All the defined properties in equations (17) and (18) are in mega-pascal (MPa). The flexural and shear reinforcements were included in the RC beam model. The steel and CFRP reinforcements were modeled by a LINK180 element. This element is a three degrees of freedom spar element with two nodes, and it has the ability for translations in the nodal x, y, and z directions. The element is capable of plastic deformation and it was modeled as an elastic-linear hardening material BKHM (Bilinear Kinematic Hardening Model), and identical in tension and compression. A perfect bonding was assumed between concrete, steel rebars, and CFRP reinforcement.
Table 1: Material properties of concrete and steel reinforcement.
The SOLID45 element was used for modeling the rigid steel support and loading plate. This element has eight nodes with three degrees of freedom at each node, translations in the nodal x, y, and z directions. This element was assumed to be a linear elastic material with an elastic modulus of 188 GPa and Poisson’s ratio of 0.3. The steel support and loading plate were modeled to obtain a constant stress distribution along the element’s cross-section. This helps to maintain a better convergence by avoiding concrete crushing. Both the steel support and loading plate have the same dimensions of 152.4 mm × 60 mm × 30 mm. Tables 1 & 2 present the material properties of the RC beam.
Table 2: Material properties of epoxy and CFRP reinforcement.
The model was validated under monotonic and fatigue loading with respect to the experimental results that were obtained in a study done by Eljufout and Toutanji (10). The model responses correlate satisfactorily with the experimental data at all stages of the monotonic and cyclic loading [16,17]. A comparison between the obtained numerical and experimental static behaviors is presented in Figure 3. Two significant stages can be characterized in the static behavior of the RC beam; linear elastic stage and nonlinear ultimate stage. The experimental yield load was determined as 105.3 kN at a deflection of 10.0mm. The numerical yield load was 106.2 kN at a deflection of 10.6mm.
The model was subjected to a constant cyclic load ranges of 31 kN and 46 kN, Figures 4 & 5. A good precision was noticed between the FE simulations and experimental tests. The maximum deviation between the numerical and experimental results for deflection under cyclic loading is less than 17%.
Numerical and analytical analyses were carried out for four strengthened RC beams. Specimens “B01”, “B02”, “B03”, and “B04” were subjected to 31, 36, 41, and 46 kN cyclic load ranges, respectively. The obtained strain of tension steel reinforcement was less than that observed during the experimental tests. The deflection of the analyzed RC beams was accumulating with the applied load cycles. All specimens experienced an initial rapid increase of the mid-span deflection, then followed by a steady rate of deflection accumulations. The deflection exhibited a dramatic increase just before failure in both the experimental and numerical simulations [18,19].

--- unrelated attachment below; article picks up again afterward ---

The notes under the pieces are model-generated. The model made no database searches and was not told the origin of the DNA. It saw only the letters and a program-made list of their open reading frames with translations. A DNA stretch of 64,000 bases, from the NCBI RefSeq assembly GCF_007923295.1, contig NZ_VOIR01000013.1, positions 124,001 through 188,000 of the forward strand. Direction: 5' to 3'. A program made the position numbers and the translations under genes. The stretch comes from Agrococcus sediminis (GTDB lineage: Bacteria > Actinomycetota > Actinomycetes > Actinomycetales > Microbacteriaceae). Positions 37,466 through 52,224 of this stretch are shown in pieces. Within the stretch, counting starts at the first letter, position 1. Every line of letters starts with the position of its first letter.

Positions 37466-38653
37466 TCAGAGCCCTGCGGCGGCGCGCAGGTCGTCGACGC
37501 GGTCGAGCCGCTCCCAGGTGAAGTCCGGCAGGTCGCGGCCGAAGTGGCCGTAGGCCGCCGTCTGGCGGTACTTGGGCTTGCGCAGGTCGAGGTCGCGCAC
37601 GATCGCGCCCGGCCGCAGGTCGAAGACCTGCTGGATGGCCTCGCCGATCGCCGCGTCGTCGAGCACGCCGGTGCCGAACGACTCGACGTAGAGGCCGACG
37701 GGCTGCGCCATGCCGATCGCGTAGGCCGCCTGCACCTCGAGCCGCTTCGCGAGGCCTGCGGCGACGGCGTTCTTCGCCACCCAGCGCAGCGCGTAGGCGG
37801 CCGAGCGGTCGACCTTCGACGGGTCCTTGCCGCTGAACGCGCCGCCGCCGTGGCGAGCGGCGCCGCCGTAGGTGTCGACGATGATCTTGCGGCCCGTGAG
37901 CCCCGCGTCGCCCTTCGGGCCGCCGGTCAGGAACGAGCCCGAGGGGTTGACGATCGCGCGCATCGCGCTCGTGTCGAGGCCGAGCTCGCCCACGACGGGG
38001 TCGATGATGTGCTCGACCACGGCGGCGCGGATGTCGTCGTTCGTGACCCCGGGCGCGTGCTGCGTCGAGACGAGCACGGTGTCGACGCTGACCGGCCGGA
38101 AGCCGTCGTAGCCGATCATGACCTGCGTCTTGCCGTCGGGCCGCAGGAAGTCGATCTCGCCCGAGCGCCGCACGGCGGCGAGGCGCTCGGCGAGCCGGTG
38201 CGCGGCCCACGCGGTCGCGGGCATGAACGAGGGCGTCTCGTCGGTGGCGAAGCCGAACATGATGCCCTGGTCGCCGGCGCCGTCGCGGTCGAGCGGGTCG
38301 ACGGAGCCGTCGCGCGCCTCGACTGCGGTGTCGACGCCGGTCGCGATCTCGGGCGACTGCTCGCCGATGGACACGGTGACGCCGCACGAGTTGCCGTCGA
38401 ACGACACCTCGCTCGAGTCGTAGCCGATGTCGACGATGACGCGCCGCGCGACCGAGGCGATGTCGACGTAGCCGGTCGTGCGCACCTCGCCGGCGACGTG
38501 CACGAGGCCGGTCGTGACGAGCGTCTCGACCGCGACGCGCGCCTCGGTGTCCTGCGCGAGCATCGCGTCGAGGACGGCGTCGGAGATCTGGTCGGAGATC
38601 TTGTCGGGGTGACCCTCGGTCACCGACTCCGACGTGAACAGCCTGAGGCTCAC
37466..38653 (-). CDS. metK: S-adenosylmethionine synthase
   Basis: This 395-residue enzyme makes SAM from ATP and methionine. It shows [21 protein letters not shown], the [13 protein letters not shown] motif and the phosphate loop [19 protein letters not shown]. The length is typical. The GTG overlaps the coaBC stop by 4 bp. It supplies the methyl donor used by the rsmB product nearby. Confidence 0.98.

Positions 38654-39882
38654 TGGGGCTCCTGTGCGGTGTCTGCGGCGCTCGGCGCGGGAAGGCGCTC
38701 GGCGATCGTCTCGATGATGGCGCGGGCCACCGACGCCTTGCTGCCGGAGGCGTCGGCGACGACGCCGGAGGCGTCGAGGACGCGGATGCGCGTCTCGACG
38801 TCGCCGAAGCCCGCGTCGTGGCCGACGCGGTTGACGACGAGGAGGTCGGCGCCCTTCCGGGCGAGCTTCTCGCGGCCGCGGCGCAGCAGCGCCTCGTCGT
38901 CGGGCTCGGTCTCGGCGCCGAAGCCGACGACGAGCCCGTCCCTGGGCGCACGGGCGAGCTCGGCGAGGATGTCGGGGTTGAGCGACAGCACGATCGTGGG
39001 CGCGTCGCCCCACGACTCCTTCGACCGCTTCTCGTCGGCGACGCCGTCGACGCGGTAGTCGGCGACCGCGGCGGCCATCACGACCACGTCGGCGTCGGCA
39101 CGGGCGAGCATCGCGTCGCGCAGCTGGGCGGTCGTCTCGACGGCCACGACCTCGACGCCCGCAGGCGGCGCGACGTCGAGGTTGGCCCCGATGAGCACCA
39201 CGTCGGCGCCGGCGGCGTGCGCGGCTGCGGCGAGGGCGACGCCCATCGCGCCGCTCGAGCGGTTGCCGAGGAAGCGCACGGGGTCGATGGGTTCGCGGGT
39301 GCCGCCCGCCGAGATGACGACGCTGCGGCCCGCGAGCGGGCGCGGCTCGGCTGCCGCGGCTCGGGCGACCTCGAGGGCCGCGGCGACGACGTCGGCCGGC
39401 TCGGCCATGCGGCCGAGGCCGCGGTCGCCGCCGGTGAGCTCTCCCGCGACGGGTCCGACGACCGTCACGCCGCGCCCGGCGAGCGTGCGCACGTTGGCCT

Table 3 summarizes the obtained results of the deflection progression of numerical and analytical analyses. The mean numerical to analytical deflection ratio is 0.92 with a standard deviation of 0.3 mm. Comparison of the obtained mid-span deflection and strain of tension steel reinforcement is presented in Figures 6 & 7 for specimens “B02” and “B03”. The analytical model predicted the increase in strain due to the cyclic creep of concrete along with the fatigue life of RC beams. A good correlation was noticed of specimens “B01” and “B04”. The analytical and numerical predictions of deflection development for specimens “B02” and “B03” was consistency along with the fatigue life. The analytical predictions of deflection increase gradually with the increase of applied cycles. The predicted values of deflection are close to the numerical results at all stages of the fatigue life and under different loading conditions. The mean error of deflection is less than 9.5%. The error is calculated by dividing the absolute difference between the predicted and measured values of deflection over the measured value.
Table 3: Comparison of the obtained deflection progression.
An analytical model was employed to predict the development of deflection of RC beams strengthened with FRP reinforcement under cyclic loading. With reference to the numerical and analytical analyses that were performed, the following conclusions can be drawn:
• The analytical model proposed by Balaguru & Shah (6) gives practical predictions of the deflection development of RC beams strengthened with NSM reinforcement. The obtained results are in good agreement with the experimental and numerical results.
• RC beams strengthened with NSM CFRP reinforcement degrade gradually with the increase of the number of cycles based on the predictions that are given by the numerical and analytical analyses.
Conflict of Interest
No conflict of interest.